Saturday, April 07, 2007

Blogswarm Promotes Support For Church-State Separation And Religious Liberty

I find it very informative that the adages about power corrupting are proved true over and over again through history. Contemporary baptists are one of the more recent examples. Demonstrating a deplorable ignorance of their own roots, many current baptist leaders, having gained access to the seats of power, now want to use that power to promote their spiritual values. Forgotten are leaders of previous generatons who fought and died for religious liberty. Here is a quick survey--

James Dunn, 1996
“Daunting is the challenge to conserve and defend the distinctive marking on the beast called Baptist that insists upon separation of church and state.”

Hobbs Lecture, Oklahoma Baptist University, 1980
“We're free. Please, please, don't ever let anyone take your Baptist freedoms away from you.”

George W. Truett, pastor FBC Dallas 1897-1944
“Never, anywhere, in any clime has a true Baptist been willing, for one minute, for the union of church and state.” May 16, 1920

John Leland Baptist Preacher Virginia 1754-1841
“If a man merits the confidence of his neighbors in Virginia—let him worship one God, twenty Gods, or no God—be he Jew, Turk, Pagan, or Infidel, he is eligible to any office in the State.”

“If government can answer for individuals at the day of judgment, let men be controlled by it in religious matters; otherwise let men be free.”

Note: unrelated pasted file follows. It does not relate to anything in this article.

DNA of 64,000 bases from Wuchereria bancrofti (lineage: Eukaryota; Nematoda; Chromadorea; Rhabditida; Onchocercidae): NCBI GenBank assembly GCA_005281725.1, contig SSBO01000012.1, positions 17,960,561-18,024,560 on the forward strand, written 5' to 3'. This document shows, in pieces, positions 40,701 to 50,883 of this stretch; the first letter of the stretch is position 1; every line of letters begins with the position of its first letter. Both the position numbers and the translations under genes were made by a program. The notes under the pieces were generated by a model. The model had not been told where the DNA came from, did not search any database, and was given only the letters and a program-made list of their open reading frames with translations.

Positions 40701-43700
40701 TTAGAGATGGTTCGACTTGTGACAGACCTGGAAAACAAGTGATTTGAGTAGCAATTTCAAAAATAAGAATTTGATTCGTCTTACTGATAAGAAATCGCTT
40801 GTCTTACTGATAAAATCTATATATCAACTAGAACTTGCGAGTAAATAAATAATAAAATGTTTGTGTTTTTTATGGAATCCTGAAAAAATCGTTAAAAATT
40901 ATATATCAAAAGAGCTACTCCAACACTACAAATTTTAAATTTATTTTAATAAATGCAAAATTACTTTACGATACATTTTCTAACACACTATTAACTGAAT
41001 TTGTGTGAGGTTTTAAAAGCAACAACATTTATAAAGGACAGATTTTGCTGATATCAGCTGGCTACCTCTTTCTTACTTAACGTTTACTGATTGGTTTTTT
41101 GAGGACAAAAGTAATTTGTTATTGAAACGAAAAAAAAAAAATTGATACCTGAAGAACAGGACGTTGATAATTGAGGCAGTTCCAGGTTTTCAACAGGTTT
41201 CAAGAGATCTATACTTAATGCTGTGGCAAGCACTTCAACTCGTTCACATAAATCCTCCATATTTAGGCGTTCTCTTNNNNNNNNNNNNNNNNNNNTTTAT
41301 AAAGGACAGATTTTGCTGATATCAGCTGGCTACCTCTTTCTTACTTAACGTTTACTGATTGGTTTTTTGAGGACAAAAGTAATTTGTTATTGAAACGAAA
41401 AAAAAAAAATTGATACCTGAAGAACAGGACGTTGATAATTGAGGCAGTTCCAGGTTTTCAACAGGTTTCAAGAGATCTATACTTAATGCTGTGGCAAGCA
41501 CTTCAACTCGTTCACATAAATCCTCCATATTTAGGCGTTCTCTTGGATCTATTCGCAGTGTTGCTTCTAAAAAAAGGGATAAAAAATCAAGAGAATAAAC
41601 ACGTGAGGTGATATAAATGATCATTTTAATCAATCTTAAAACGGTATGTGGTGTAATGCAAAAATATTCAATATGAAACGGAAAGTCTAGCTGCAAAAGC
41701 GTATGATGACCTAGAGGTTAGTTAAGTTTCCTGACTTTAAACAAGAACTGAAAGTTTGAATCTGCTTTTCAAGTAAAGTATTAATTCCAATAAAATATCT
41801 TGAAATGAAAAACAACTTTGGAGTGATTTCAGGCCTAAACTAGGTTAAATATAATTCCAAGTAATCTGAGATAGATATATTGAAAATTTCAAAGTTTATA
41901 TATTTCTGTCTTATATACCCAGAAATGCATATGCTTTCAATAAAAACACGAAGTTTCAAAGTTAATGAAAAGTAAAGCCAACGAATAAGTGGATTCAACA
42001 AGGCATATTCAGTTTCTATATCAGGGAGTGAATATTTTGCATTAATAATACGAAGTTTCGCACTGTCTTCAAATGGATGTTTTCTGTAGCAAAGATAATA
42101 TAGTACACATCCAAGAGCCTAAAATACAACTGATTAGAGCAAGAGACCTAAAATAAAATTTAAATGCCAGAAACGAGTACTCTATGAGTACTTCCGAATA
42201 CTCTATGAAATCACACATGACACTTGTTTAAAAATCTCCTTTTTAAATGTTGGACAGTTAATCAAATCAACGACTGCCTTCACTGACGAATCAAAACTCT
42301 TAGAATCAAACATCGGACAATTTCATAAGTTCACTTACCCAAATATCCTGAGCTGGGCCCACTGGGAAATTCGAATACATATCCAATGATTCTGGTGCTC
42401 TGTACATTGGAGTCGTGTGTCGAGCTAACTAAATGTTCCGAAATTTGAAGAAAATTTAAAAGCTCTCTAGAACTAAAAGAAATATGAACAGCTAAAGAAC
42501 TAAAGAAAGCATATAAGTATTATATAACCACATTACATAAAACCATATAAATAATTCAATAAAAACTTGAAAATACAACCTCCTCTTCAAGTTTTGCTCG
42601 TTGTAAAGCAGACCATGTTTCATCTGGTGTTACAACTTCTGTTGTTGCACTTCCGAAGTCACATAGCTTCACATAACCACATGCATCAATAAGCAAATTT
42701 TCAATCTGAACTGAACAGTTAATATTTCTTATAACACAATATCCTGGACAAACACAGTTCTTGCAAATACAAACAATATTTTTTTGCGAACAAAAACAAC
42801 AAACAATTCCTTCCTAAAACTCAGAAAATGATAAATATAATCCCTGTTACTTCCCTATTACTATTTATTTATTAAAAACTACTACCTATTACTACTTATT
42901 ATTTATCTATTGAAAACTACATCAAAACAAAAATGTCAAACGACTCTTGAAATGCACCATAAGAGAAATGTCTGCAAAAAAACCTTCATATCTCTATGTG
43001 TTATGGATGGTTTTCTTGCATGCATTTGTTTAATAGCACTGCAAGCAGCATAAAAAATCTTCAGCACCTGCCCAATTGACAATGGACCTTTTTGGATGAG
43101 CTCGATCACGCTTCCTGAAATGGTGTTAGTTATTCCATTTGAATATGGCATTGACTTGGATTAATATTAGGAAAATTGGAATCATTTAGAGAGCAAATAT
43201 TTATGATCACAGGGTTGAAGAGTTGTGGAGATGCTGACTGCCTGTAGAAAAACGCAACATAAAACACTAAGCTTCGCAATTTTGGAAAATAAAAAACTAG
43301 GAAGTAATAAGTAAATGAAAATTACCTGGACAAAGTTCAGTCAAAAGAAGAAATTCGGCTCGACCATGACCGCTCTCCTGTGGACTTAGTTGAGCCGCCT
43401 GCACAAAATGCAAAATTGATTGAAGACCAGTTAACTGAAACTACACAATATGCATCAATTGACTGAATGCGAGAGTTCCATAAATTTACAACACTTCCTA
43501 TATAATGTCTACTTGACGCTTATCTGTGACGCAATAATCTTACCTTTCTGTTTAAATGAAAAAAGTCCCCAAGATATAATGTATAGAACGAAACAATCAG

Thomas Jefferson used the phrase "Wall of Separation between church and state" in his letter to the Baptists of Danbury, CT in 1801. But the first record of the concept in the new world came from Baptist forefather, Roger Williams, who in 1631 advocated a “hedge or wall of separation between the garden of the church and the wilderness of the world.”

But the earliest baptist proponent of religious liberty was Thomas Helwys, credited with being one of the founders of the modern English baptist movement, who sent a treatise on religous liberty to King James I around 1612 with the following inscription.

"Hear, O King, and despise not the counsel of the poor, and let their complaints come before thee.
The king is a mortal man and not God: therefore he hath no power over the immortal souls of his subjects, to make laws and ordinances for them, and to set spiritual Lords over them.
If the king have authority to make spiritual laws and Lords, then he is an immortal God and not a mortal man.
O King, be not seduced by deceivers to sin against God Whom thou oughtest to obey, nor against thy poor subjects who ought and will obey thee in all things with body, life and goods, or else let their lives be taken from the earth.
God save the King.
Spittlefield, near London. Tho. Helwys

Shortly afterward, Helwys was imprisoned and probably died in prison.

Compare that with contemporary leaders like Jerry Falwell who, in 2003 said, "the hypothetical separation of church and state - the ominous phrase lifted from an obscure letter written by Thomas Jefferson that has been manipulated, exaggerated and embellished by those who wish to exterminate religious expression from the American public square.”

As long as I remain a Baptist, I will do what I can to call Baptists back to their roots.

2 comments:

Tauratinzwe said...

The name "Baptist" has been stolen by those who want to exploit a great denomination to gain earthly power. They have no understanding of or committment to the basic beliefs and practices of baptists. Of great significance is their insistance upon adherance to select propositional truths rather than a personal relationship and submission to a risen Lord, one of the earliest characteristics of baptists.

sepherim said...

Unfortunately baptists have never been known for knowing their own history. One sure clue to the hijacking of the name is the fact that the Baptist History and Heritage group refused to go along the the conservative take over.